Golf courses come in a variety of configurations, but the standard number of holes is 18. This number was not arrived at randomly – it evolved over time as the sport of golf developed. Let’s take a look at the history and reasoning behind the 18-hole standard.
The origins of golf and early course development
The modern game of golf originated in Scotland in the 15th century. Early golf was played on linksland – rugged, windswept coastal terrain with few trees. The first courses were rudimentary – essentially holes dug into the ground in coastal dunes and parkland.
These early courses featured anywhere from 5 to 22 holes. There was no set number, and courses often changed configuration frequently. The holes were short – some just a few dozen yards in length. Golfers would often play multiple rounds of the holes in one outing.
In the late 18th century, St Andrews emerged as the preeminent golf course in Scotland and the world. Golfers from across Scotland and beyond flocked there to play. The course initially had 22 holes, but it was reduced to 18 holes in 1764.
Having 18 holes at the legendary St Andrews course strongly influenced other courses in Scotland and England to follow suit. Eighteen holes became the de facto standard, though some courses had more or fewer.
The influence of the Old Course at St Andrews
The Old Course at St Andrews solidified 18 holes as the ideal number in several ways:
- The 18-hole configuration fit the terrain well and provided a good mix of hole lengths and challenges.
- With 18 holes, golfers could make a round trip out and back along the coastline. This was an efficient routing.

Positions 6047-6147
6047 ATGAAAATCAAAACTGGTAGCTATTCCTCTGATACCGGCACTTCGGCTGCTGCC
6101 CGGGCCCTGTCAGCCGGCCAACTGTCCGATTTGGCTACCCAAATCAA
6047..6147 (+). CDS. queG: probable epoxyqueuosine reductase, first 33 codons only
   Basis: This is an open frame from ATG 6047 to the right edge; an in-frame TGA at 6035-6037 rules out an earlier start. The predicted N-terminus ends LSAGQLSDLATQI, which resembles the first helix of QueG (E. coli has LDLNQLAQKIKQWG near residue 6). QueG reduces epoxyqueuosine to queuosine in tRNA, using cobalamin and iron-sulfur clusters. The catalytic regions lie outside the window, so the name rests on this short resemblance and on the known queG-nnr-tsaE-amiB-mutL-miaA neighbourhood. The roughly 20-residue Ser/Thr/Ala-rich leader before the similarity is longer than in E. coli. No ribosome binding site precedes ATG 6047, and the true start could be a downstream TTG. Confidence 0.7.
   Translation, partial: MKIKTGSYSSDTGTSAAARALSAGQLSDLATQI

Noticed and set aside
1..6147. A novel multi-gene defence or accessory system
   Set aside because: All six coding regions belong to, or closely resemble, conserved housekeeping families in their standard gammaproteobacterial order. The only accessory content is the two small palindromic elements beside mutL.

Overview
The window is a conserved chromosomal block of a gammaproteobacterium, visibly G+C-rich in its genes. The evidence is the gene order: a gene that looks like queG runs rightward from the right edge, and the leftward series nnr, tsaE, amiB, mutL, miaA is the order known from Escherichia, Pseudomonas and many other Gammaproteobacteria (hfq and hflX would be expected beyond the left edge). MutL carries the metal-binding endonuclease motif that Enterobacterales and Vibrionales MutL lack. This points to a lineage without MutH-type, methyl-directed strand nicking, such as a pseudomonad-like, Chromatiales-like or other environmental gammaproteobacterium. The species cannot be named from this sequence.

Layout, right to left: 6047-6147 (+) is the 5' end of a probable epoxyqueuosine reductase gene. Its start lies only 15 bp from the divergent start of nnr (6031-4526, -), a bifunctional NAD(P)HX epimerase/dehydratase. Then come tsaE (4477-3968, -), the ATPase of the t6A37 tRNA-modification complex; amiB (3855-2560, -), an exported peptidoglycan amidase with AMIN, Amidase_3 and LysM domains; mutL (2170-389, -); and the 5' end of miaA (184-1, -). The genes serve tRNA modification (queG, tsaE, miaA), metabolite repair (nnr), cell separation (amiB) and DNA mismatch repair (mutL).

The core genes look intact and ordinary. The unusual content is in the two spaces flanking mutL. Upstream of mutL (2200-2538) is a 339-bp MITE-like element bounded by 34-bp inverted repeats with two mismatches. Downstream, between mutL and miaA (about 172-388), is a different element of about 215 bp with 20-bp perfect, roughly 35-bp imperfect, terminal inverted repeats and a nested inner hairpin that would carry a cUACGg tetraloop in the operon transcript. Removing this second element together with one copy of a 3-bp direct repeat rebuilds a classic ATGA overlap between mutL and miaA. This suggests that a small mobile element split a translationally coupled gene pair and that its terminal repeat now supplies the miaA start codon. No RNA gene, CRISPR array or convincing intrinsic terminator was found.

- An 18-hole course took up a reasonable amount of land area. More holes would have required too much real estate.
- An 18-hole course could be played in one long day of golf. Fewer holes was not enough for a proper outing, while more holes would be too time consuming.
- Having 18 holes allowed flexibility in how the course was played. Golfers could play the holes multiple times in different sequences and still complete a satisfactory round of golf.
- The 18-hole round could accommodate matches between pairs of golfers or teams of 2-4 players.
So while not randomly selected, 18 emerged as the ideal number of holes, providing the right blend of variety, efficiency, and flexibility desired by golfers at the time.
Standardisation in the 19th century
As golf grew rapidly in popularity in the late 19th century, courses began opening across Great Britain, North America, and beyond. Golf course architecture was also advancing as a profession during this era.
Leading golf architects like Old Tom Morris, Charles Blair Macdonald, Alister MacKenzie and others studied the Old Course at St Andrews and other early Scottish courses. Their designs were heavily influenced by these venerable links courses.
Consistent with St Andrews, they almost exclusively built courses with 18 holes. On occasion they would design 9-hole or 12-hole layouts, but 18 was the norm.
This standardization around 18 holes catalyzed its dominance worldwide. By 1900, 18 holes was firmly established as the standard. Virtually all new course construction from then on conformed to 18 holes.
Factors that reinforced 18 holes as the standard
Several factors reinforced 18 holes as optimal through the early 20th century:
- Golf club ownership – Most golf courses were (and still are) owned and operated by a golf club. Clubs standardized on 18-hole course to suit member needs and interests.
- Rules and scoring – The formal rules of golf are all based on 18-hole rounds and scoring. Handicap systems and tournament formats revolve around 18-hole rounds.
- Course routing – Architects became highly skilled at routing 18-hole courses over a property in creative and strategic ways. Deviating from 18 holes introduced design challenges.
- Maintenance – Grounds staffing, maintenance practices and equipment were optimized for 18-hole courses. Varying from this was seen as inefficient.
- Pace of play – An 18-hole round could be completed in 4-4.5 hours, suitable for a leisurely day of play. Significantly shorter or longer rounds disrupted player expectations.